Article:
There are stories I wish I could un-know. Stories that make me feel physically sick because I know that in these moments, as I type this out, horrific things are happening to many of these kiddos. And it feels like just not enough to run Grace House for these 40-50 kids. To send updates and share photos and relay stories, trusting that the Holy Spirit will move in the hearts of Christ-followers to partner with us prayerfully and financially and maybe even physically to do more because it's a heavy load for the three or four ladies who carry it.

Rosa said she's taking in Rafael and his little sister for a while. Rosa, whose home is already overflowing, housing eleven people, only two of whom are biologically tied to her. The rest Jesus' love knit right into her heart.

And here I sit so far away and I wonder to God, almost daily, why He would move us so far away when He knows that our hearts stayed there. He knows that we long to be present to carry this load and speak Truth and Love. And yet He always reminds me. Today a series of circumstances allowed for our close friend Sam, who is also part of the Amazon Network, to be in Benjamin and he was able to sit with Rafael and speak with him, listen to him, hold him. And my heart fills a little. And the sales from necklaces allow us to give extra this month to cover expenses related to feeding and caring for Rafael's family. And my heart fills a little more. And my own adopted daughter rests peacefully in a safe place tonight because God brought her permanently into our home from that very same street over three years ago now. He's working. The fatherless can know the True Father. There is hope.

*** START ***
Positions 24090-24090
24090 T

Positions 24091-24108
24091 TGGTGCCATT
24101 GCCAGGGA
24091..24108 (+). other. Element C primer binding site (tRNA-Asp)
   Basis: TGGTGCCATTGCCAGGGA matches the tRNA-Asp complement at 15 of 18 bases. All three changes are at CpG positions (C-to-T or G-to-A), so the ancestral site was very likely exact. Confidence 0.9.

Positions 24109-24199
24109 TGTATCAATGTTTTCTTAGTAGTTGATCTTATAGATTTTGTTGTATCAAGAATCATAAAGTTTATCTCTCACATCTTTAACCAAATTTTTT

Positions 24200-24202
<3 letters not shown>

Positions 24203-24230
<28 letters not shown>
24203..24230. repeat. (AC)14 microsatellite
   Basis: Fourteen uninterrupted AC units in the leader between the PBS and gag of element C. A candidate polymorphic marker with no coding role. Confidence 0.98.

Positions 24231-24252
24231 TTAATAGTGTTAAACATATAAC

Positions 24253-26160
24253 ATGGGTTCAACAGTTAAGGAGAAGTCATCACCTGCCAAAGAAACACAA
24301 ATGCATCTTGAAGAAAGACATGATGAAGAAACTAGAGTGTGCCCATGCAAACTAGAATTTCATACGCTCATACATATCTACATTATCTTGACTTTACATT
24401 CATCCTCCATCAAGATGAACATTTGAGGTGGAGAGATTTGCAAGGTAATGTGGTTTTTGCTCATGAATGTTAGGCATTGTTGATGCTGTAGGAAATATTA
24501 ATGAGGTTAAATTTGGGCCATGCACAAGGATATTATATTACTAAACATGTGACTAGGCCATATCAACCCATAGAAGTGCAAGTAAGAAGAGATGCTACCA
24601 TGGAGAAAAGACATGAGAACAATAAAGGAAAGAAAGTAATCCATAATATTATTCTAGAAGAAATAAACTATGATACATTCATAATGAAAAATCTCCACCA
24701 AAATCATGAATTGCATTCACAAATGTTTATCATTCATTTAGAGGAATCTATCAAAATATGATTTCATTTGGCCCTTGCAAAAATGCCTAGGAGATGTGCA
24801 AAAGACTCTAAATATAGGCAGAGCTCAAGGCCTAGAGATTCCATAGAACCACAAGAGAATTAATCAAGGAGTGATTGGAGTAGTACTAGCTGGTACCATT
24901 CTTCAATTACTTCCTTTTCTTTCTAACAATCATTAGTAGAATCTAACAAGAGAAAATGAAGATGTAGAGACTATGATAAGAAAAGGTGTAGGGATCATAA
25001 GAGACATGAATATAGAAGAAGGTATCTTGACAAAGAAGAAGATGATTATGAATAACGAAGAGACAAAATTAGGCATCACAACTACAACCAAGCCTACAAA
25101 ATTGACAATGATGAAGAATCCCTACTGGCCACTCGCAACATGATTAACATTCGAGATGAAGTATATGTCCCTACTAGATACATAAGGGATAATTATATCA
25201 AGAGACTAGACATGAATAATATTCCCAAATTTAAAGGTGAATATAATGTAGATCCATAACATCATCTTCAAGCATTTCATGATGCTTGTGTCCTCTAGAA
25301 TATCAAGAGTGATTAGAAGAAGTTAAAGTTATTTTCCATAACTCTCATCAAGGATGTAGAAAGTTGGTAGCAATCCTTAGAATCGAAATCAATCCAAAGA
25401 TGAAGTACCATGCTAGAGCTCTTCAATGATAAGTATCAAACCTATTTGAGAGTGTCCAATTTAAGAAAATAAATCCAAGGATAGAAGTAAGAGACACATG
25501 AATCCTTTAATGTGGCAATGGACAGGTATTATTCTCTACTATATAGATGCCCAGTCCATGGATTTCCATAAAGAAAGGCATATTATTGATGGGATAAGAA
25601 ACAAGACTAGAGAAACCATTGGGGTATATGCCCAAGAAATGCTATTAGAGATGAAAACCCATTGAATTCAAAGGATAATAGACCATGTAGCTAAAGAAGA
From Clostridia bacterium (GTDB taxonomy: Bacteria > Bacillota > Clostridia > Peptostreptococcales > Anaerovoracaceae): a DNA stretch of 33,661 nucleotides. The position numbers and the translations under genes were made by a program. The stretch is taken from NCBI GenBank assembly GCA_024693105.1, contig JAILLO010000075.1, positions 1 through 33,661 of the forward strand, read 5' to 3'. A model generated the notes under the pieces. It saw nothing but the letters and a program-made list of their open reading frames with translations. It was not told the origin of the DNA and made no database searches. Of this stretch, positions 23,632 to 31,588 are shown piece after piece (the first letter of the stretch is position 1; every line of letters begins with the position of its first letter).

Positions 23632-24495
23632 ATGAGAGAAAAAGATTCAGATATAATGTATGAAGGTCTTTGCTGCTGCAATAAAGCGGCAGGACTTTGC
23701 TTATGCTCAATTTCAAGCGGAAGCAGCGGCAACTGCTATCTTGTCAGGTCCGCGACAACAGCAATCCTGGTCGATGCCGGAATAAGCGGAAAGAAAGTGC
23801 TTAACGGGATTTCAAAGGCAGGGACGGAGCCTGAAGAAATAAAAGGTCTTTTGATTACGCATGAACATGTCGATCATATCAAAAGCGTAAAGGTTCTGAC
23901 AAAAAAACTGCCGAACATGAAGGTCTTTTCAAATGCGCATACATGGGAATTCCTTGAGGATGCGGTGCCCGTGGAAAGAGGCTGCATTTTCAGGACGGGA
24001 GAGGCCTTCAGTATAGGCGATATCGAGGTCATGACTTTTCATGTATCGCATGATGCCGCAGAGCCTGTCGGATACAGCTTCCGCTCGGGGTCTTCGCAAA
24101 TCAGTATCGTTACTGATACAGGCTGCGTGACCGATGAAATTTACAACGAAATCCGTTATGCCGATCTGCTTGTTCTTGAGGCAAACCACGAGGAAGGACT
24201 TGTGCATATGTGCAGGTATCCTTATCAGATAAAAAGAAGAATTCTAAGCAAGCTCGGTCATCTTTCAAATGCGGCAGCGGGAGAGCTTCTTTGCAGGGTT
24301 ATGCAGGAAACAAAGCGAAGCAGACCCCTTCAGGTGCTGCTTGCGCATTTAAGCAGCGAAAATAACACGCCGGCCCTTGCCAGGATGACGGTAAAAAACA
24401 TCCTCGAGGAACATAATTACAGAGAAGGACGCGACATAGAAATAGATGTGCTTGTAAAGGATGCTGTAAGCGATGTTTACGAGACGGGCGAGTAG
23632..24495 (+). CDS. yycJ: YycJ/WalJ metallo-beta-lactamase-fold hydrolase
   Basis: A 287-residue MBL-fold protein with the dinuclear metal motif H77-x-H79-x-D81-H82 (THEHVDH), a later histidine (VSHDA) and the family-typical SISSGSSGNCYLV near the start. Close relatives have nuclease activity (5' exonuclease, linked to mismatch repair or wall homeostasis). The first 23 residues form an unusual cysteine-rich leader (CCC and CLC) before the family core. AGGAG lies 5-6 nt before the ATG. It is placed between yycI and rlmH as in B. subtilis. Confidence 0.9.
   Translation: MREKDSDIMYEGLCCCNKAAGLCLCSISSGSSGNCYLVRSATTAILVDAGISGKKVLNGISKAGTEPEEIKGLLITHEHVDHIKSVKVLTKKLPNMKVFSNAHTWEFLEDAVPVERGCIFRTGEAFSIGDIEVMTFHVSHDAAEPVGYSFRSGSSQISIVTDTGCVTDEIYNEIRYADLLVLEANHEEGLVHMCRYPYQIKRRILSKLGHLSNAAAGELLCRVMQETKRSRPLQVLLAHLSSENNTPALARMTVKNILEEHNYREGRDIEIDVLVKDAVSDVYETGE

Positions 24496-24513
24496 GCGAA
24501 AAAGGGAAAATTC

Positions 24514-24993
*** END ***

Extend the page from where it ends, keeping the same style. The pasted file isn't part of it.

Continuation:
Because we are a Body in Christ. And we can't all be the hands. Sometimes we're the elbow. Sometimes we're a knee. But always Christ is the Head of the Body and He is busy at work with our small offerings like a tiny little safe house during the week or an overcrowded home with not much more than eggs and rice or a photo shared on social media to spread the word about what God is doing. Because Rafael is important to Him. He was knit together in the womb. And we get the privilege of investing in his life so that perhaps one day he can know Christ, his Heavenly Father, and grow to have his own family and learn to care for his children and teach them the love of Christ.

And maybe through Christ's incredible power we will see this cycle of abuse and neglect in this tiny jungle town broken, for His glory and the good of His Body.

Pray for Rafael, Carine, Rafaela, and their mom, Carla. Pray for healing. Pray for Christ to make Himself known to them in this dark hour. Pray for Rosa to be filled with faith and love. Pray for Truth to be reveled.

Pray for all the kids of Grace House and our volunteers. Pray for more workers to come alongside this work. Pray for faithful donors. Pray for faithful prayer warriors. Join us in this battle for the lives of the least of these.

(Rafael with some close friends of ours, Steve and Debbie. 
He could hardly leave Steve's side during their time there.)





Related Posts Plugin for WordPress, Blogger...